Much has been expected of the Rio+20 conference that starts in a few weeks, just as it was for that other great aspirational event, the Copenhagen Climate Change conference in 2009. So much so that more than 100 country leaders, including our very own Julia Gillard, are planning a visit to Rio de Janeiro to tout their commitment to a green and sustainable economy and celebrate how far the world has come since the first Rio sustainability conference in 1992. What? Oh.
And therein lies the problem. The real name for Rio+20 is the “UN Conference on Sustainable Development”, and no amount of branding will help it avoid the inevitable squabbling and compromise that goes with being a UN construct. And it is pretty much the same cast that has made progress in climate talks so slow that it makes molasses look runny, as one delegate lamented this week.
Representatives have been gathered in New York this week to receive a pep talk from UN chief Ban-ki Moon and for “emergency” and “make or break” talks about framing a document that could be delivered with a straight face by world leaders in Rio. So far, it remains at an impossible 80 pages with more brackets than there are delegates, and much eternal bickering. Just to give an example, the Holy See wanted to remove references to sexual and reproductive health in the chapter on health and population, and also suggested the word “green” – as in jobs – be replaced with the word “decent”. We’re not sure it will catch on. Decent jobs? Decent energy? The decent economy? The Decents political party? Bob Brown might be getting out just at the right time.
GAG! The Golden Age of Gas
The multi-trillion dollar global gas industry, including Australia’s, have been seeking to bathe in the reflected glory of the International Energy Agency’s latest treatise on the “Golden Age of Gas”, and its predictions that the fossil fuel will treble in use over the next two decades. But as endorsements go, this prediction was made through gritted teeth. Gas may have lower emissions than coal, but even if countries and developers adopted best practice on CSG and fracking, the IEA said it would not likely affect the global path of emissions much (less than 0.5 per cent by 2030) because while it might displace some coal-fired generation, it was also likely to push aside low carbon options such as renewables and nuclear. The world is still heading to 650ppm and average temperatures rises of 3.5C.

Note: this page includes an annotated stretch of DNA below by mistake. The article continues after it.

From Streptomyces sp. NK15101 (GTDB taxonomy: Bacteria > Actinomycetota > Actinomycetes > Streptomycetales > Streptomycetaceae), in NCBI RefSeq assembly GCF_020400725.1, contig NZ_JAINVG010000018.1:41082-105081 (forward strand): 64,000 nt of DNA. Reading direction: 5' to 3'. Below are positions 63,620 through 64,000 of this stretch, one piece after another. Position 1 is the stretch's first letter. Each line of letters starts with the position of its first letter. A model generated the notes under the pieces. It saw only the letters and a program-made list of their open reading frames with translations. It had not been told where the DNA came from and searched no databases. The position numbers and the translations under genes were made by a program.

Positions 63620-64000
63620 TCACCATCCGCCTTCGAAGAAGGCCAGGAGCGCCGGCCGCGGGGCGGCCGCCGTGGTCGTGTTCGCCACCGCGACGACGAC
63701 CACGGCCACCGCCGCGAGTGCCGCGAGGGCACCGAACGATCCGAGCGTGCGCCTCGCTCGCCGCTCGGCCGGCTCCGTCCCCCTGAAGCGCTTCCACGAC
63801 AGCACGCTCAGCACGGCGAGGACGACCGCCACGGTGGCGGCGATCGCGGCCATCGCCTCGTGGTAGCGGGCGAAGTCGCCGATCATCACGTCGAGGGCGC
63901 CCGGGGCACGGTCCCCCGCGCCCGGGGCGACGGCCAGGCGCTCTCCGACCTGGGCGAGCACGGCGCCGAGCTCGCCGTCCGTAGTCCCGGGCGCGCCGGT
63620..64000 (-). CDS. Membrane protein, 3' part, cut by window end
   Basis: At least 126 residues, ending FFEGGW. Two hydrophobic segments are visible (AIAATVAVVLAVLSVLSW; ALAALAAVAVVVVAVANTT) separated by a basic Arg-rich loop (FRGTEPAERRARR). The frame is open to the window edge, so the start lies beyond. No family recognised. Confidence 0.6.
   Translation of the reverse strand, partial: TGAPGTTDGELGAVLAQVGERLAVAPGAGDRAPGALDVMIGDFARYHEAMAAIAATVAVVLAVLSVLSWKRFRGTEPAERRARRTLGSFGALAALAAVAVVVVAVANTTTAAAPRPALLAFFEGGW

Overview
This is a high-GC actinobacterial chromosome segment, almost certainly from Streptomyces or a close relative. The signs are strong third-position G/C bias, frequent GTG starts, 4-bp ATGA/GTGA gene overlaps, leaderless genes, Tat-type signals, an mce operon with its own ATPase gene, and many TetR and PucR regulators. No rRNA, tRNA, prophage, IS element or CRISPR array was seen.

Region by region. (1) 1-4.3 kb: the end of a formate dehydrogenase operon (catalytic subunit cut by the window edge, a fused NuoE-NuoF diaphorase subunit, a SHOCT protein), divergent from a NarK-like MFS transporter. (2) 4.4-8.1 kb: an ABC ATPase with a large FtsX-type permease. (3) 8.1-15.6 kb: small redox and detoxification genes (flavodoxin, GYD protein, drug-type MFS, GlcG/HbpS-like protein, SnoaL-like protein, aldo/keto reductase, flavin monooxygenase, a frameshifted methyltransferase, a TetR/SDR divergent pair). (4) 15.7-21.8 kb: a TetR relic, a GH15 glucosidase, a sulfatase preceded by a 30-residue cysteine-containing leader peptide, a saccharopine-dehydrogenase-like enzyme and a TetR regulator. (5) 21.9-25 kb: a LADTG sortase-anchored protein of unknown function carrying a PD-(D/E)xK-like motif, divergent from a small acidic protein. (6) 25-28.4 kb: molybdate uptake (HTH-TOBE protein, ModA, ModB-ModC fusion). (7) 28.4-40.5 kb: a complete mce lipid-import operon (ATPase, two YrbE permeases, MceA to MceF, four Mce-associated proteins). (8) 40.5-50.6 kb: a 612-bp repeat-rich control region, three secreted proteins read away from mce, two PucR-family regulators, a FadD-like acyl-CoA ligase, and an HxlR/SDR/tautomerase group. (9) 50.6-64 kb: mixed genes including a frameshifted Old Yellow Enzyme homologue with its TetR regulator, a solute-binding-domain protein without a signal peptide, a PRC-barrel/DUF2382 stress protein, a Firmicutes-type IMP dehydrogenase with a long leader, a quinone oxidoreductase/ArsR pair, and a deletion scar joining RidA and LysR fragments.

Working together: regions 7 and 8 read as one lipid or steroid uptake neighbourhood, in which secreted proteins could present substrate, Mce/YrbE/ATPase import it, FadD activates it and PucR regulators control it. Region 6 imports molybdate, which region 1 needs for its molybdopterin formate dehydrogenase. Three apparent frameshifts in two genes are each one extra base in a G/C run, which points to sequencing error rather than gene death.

The IEA underlined its point that gas would only be acceptable as a transitional fuel if carbon capture and storage was available, but even the IEA can’t see this happening until 2035 at the earliest on any significant scale. And it noted, with some irony, that if all the hydraulic fracturing that is planned for the US goes ahead, then 80 per cent of the potential area that could be used to store Co2 underground could be compromised. Considering that carbon capture is the easy part of the proposition, and proponents fret over the storage solution, this may not be good news.
Scotland the brave
Not only do the Scots want independence from England, they also want to be the first country to 100 per cent renewables, a target they hope to reach by 2020 – mostly with the help of a lot of wind turbines built in places where Donald Trump wants to build hotels and golf courses, and tapping into offshore sources such as wind and wave and tidal. But the proponents got a nasty dose of reality from a leading energy analyst, Citi’s Peter Atherton, when he turned up to an energy committee and dismissed the plans as “borderline fantasy.”